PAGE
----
Take Your Spring Break Outside

An aerial view of Pease Park with the Austin skyline in the background
Photo by Lars Plougmann on Flickr

Pease Park

Starting close to home, Pease Park is a great option if you are looking to get outdoors without having to travel too far from campus. The park is home to hiking trails, picnic spaces, and several outdoor sports courts making it a great little escape from the hustle and bustle of city life even with its close proximity to the heart of the city.

Photo by Joshua Guenther

Barton Creek

As we get into spring and the weather begins to warm up, you might be looking for a break from the heat. Barton Creek is the spot for you. The creek offers a variety of swimming locations that may be of interest to anyone looking to cool off, including the Barton Springs Municipal Pool, Campbell’s Hole, and Gus Fruh. This set of four beautiful, natural-water springs is located in the heart of Zilker Park, only minutes from downtown Austin.

Photo by Tomek Baginski on Unsplash

Barton Creek Greenbelt

The Barton Creek Greenbelt is also located near Zilker Park, and it boasts miles of beautiful hiking trails where you can get completely lost in the beauty of nature despite being only a few minutes from the bustling streets of downtown Austin. I’ve had the privilege of visiting this site personally, and as a UT student who does not have a car, I can safely say that the Greenbelt is one of the most accessible places that you can visit to immerse yourself in nature.

View of Bull Creek with water and trees
Photo by Jim Nix on Flickr

Bull Creek Park

This suggestion is especially for our rock climbing aficionados. Bull Creek offers a variety of awesome, easily accessible bouldering trails as well as an impressive array of sports climbing routes on limestone, primarily for intermediate and advanced climbers. These climbing spots combined with their proximity to a beautiful creek, as the name suggests, make it the ideal spot for climbing over the break.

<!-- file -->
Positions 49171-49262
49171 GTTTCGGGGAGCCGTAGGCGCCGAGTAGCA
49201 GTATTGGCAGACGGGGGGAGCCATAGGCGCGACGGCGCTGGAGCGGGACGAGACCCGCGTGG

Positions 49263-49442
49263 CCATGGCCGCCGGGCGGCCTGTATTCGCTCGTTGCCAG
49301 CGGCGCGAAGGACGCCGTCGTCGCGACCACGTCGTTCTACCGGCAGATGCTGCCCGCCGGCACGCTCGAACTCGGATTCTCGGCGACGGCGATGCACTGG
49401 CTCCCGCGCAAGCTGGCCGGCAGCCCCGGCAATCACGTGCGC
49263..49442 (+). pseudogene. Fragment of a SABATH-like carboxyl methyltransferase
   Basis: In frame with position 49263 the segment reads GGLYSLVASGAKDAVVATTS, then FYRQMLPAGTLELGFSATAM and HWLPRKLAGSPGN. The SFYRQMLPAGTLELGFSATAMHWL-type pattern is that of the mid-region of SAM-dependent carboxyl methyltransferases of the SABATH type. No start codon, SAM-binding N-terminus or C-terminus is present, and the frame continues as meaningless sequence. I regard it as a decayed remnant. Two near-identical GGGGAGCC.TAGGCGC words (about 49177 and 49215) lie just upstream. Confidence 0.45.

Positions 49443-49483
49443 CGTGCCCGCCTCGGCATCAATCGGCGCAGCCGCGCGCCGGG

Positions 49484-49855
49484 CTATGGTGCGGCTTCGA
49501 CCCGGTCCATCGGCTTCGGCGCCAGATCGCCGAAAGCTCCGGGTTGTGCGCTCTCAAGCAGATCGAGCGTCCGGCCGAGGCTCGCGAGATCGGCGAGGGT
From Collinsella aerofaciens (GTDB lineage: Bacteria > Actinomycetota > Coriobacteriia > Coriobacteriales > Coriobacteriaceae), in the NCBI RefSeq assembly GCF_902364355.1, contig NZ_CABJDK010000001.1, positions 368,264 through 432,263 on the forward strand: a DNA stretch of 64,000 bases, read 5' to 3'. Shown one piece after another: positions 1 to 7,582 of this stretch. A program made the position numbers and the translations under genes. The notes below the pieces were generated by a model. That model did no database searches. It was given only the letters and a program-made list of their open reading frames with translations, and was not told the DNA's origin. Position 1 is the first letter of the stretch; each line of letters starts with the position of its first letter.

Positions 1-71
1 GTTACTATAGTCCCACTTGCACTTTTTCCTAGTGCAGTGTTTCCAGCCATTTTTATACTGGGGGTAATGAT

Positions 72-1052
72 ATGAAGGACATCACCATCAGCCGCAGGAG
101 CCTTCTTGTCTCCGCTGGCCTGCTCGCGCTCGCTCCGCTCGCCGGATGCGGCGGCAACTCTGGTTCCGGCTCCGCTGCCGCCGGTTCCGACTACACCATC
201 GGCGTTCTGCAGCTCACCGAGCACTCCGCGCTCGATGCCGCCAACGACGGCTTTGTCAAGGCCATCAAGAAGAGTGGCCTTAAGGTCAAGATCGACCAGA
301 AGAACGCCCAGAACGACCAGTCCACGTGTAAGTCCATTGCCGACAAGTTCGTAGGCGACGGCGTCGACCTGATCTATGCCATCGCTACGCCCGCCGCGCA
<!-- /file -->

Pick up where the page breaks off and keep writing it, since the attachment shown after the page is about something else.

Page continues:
Photo by Manuel Trevino

San Marcos, Texas

San Marcos, a city about a 40-minute drive from the UT campus, is probably best known for being the home to Texas State University. However, it is also home to some impressive outdoor sites that are worth visiting. In particular, Spring Lake, Purgatory Creek, and the San Marcos River are all beautiful bodies of water located in San Marcos that are perfect for a quick day trip for anyone looking to explore some of the locations Texas has to offer.

Photo by Visit Austin

McKinney Falls State Park

This location is a bit further from the university, but if you’re a fan of camping and hiking, it is worth considering. McKinney Falls State Park offers 81 campsites, all with water and electricity hook-ups. If you haven’t been camping before but have always wanted to give it a try before going all Bear Grylls and throwing yourself into the wilderness, then this beautiful state park is a great starting point.

Man hangs from rock formation
Photo by Merrick Ales ©

Pace Bend Park

Pace Bend Park is located about an hour from UT, which I understand for a lot of students, myself included, is a farther way to go to reconnect with nature. Nonetheless, Pace Bend offers a unique experience that might make it worth the drive. Pace Bend Park stands out from the other parks on our list because it’s home to some of the most beautiful cliffside trails in Travis County. Pace Bend also has new and improved camping sites that fill up quickly, so if you are interested, make sure to reserve a spot.

View while climbing Enchanted Rock
Photo by Matthew Peoples on Flickr

Enchanted Rock

Enchanted Rock is the furthest location on our list at over two hours away from UT, so it is certainly for those who feel ready to invest some time and effort into exploring the beauty that Texas has to offer. Enchanted Rock is a breathtaking pink granite mountain with over 17 miles of hiking trails. The hike to the top is 4.2 miles long and typically takes about 2–3 hours to complete, but after you reach the summit of Enchanted Rock, you will be greeted by a jaw-dropping view of the Texas Hill Country. I know that this trip sounds challenging, but when Abbey and Robert were asked about the one site they would recommend visiting over the break if they had to choose, they both said Enchanted Rock without any hesitation.



Education through recreation. Est. 1916. | The University of Texas at Austin

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Education through recreation. Est. 1916. | The University of Texas at Austin